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See more synonyms for jointure on Thesaurus.com
noun Law.
  1. an estate or property settled on a woman in consideration of marriage, to be owned by her after her husband's death.
  2. Obsolete. a joint tenancy limited in favor of a husband and wife.
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Origin of jointure

1325–75; Middle English < Old French < Latin junctūra, equivalent to junct- (see joint) + -ūra -ure
Related formsjoin·tured, adjectivejoin·ture·less, adjectiveun·join·tured, adjective
Dictionary.com Unabridged Based on the Random House Unabridged Dictionary, © Random House, Inc. 2018

Related Words

shoot, splice, union, sprout, scion, slip, implant, bud, jointure, hybridization

Examples from the Web for jointure

Historical Examples

  • "But if my Lady Rackrent dies, there's an end of all jointure," says Jason.

    Tales And Novels, Volume 4 (of 10)

    Maria Edgeworth

  • "You will do me the favour, mother, to accept of this addition to your jointure," said he.

  • And I am confident he will make my jointure every thing, and more than every thing, I could desire.

  • The Castle of Montargis is my jointure; at Orleans there is no house.

    The Memoirs of the Louis XIV. and The Regency, Complete

    Elizabeth-Charlotte, Duchesse d'Orleans

  • So skillfully is this done that it is impossible to detect the lines of jointure.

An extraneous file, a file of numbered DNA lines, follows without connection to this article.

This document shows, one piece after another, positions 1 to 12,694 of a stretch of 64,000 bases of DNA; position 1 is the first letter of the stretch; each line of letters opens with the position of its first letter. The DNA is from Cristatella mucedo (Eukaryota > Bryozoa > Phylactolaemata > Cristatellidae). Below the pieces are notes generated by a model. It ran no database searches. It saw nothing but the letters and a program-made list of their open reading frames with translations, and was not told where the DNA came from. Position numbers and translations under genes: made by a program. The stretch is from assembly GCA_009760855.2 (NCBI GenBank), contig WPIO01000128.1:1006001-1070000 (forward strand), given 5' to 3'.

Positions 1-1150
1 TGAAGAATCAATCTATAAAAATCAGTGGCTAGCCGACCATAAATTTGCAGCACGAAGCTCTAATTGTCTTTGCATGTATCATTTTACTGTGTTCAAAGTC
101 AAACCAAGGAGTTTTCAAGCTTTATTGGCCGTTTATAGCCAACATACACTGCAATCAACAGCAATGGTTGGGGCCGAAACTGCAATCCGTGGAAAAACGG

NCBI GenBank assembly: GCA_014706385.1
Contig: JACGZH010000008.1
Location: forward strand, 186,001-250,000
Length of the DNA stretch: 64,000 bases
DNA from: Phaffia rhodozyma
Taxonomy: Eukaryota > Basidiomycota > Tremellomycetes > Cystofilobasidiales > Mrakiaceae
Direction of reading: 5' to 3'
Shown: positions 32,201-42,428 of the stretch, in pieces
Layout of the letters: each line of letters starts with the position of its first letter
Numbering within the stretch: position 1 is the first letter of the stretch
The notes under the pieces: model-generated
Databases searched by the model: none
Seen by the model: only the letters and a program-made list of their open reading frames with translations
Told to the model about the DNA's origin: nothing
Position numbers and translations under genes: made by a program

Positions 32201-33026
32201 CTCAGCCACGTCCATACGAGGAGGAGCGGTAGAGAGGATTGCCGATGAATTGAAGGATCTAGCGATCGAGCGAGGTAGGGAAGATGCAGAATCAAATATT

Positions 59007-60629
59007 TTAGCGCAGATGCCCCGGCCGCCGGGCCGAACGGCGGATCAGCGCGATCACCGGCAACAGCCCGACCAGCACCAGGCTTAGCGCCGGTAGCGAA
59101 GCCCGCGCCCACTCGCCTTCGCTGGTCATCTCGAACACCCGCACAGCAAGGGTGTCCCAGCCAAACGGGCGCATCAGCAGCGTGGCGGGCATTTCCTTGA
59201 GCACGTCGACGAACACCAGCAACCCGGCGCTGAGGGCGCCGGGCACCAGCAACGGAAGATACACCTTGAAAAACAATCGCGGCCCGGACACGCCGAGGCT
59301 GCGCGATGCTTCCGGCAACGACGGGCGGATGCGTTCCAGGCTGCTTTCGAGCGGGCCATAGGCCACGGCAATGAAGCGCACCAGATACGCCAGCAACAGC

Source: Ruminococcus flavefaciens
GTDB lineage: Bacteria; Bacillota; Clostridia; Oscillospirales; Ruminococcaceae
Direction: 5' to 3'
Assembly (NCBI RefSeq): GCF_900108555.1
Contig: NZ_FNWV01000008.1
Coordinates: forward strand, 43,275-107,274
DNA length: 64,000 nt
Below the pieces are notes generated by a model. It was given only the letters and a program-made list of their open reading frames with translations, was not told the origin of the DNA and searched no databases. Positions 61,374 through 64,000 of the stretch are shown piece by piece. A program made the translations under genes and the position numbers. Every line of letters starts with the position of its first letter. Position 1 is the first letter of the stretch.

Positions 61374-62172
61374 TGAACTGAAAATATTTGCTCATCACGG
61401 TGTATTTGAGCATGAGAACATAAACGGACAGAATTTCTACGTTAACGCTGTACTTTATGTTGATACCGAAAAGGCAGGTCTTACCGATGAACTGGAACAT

Legends of Wailuku

    Charlotte Hapai

British Dictionary definitions for jointure


  1. law
    1. provision made by a husband for his wife by settling property upon her at marriage for her use after his death
    2. the property so settled
  2. obsolete the act of joining or the condition of being joined
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Word Origin

C14: from Old French, from Latin junctūra a joining
Collins English Dictionary - Complete & Unabridged 2012 Digital Edition © William Collins Sons & Co. Ltd. 1979, 1986 © HarperCollins Publishers 1998, 2000, 2003, 2005, 2006, 2007, 2009, 2012

Word Origin and History for jointure


late 14c., "act or fact of being joined," from Old French jointure "a putting together," from Latin iunctura "a joining, juncture" (see juncture). Specific legal sense from mid-15c.

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Online Etymology Dictionary, © 2010 Douglas Harper